In the years since Kelo was decided, the outspoken Scalia has said he believes the court was surprised by the reaction nationwide and has included it alongside the Dred Scott and Roe v. Wade decisions as what he called “mistakes of political judgment.”
The indignation at the court’s declaration that a city can take a citizen’s property against his or her will and give it to someone else who will pay more in taxes has not dissipated in 10 years.
Just this month, New York Congressman Tom Reed, who established the private property rights caucus in the House of Representatives, called the Kelo decision “a perversion of the Fifth Amendment.”
The Kelo decision put the issue of eminent domain abuse on the map, the Institute for Justice’s Dana Berliner said, and started a grass roots activism movement against the use of eminent domain.
“Before Kelo came down, this was a backwater of the law. Virtually no one had ever heard of eminent domain, despite the fact that it was used throughout the country to take people’s homes and businesses away from them,” Berliner, who along with Bullock represented the Fort Trumbull homeowners, said at a recent conference on the enduring legacy of the Kelo case. “Up until the moment the decision came down — and then everything changed. There was a just overwhelming backlash against it. But there was also tremendous change politically.”
That change was led, in part, by the Institute for Justice. O’Connor’s dissent, Bullock said, galvanized his team to continue to fight against takings like those at Fort Trumbull.
“We were determined to channel what truly was this outrage into productive change,” Bullock said.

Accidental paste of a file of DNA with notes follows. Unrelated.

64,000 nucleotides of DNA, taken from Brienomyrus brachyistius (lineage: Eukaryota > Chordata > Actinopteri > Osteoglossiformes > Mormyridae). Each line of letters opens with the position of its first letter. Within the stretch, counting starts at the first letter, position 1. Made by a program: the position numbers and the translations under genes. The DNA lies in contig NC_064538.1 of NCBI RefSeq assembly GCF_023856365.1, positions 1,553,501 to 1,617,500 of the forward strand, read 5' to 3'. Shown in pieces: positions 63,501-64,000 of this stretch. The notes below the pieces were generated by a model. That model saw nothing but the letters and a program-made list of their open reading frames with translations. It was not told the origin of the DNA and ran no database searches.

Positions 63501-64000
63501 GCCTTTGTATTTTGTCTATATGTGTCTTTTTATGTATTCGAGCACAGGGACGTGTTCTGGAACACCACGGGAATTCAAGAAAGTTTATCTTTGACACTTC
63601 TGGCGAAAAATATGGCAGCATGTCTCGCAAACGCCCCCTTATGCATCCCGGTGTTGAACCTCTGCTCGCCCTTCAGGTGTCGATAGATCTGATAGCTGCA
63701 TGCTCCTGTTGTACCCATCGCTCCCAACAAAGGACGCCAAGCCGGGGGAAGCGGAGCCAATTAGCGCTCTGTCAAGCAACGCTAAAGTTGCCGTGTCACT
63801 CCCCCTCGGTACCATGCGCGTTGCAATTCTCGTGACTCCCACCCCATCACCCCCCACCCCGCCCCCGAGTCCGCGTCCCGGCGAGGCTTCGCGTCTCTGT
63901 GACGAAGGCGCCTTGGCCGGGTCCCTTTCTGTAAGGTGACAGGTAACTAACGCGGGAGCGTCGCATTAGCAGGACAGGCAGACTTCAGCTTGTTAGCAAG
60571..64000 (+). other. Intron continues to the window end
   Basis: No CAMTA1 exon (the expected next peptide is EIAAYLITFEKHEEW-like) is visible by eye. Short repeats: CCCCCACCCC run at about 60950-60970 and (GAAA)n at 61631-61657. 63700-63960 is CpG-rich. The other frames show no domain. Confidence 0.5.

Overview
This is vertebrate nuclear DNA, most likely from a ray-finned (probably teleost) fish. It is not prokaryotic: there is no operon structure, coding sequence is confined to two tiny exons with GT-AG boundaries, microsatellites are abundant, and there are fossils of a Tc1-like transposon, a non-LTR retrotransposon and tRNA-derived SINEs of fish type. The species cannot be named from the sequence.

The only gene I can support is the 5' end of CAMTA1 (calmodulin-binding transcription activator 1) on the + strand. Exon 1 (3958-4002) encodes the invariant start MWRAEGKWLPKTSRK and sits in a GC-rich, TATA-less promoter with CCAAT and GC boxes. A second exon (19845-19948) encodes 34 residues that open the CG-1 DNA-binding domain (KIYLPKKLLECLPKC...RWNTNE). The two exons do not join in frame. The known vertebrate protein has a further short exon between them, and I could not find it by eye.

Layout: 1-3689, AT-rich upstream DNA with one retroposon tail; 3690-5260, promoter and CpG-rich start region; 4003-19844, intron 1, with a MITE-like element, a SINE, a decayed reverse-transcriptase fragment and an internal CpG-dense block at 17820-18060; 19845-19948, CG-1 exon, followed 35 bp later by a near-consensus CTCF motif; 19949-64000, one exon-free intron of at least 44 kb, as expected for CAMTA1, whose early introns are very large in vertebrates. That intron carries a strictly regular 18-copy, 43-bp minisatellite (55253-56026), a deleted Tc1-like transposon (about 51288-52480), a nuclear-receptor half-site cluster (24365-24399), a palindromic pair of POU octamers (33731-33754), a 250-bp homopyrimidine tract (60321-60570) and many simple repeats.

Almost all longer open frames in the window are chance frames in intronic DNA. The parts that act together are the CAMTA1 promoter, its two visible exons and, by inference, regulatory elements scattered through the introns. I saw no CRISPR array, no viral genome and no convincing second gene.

Within a week, the Institute for Justice launched its $3 million "Hands Off My Home" campaign to direct the energy of the backlash against the Kelo decision toward lobbying state courts and legislatures, and drafting model legislation to strengthen private property rights.
Since the Kelo case was decided, 40 states have changed their statutes to limit the use of eminent domain, 30 have narrowed their definition of what constitutes a public use, 25 have changed their definition of blighted property, and two have outlawed the transfer of condemned property to private parties entirely, Berliner said.
And though the Supreme Court ruled against the homeowners, and the land taken in Fort Trumbull sits unoccupied to this day, Bullock said some good came of the case.
“The lasting legacy is that even though the homeowners were not able to stay in that neighborhood, this fight has fundamentally transformed the law in this country; not just the law but the attitude toward private property rights,” said Bullock, who next year will assume the role of president of the Institute for Justice. “That is a wonderful legacy that arose out of a tragic situation that played out in Fort Trumbull. And I know the homeowners, although they’re very sad about losing their homes, can take a great degree of pride in what is happening in the wake of that.”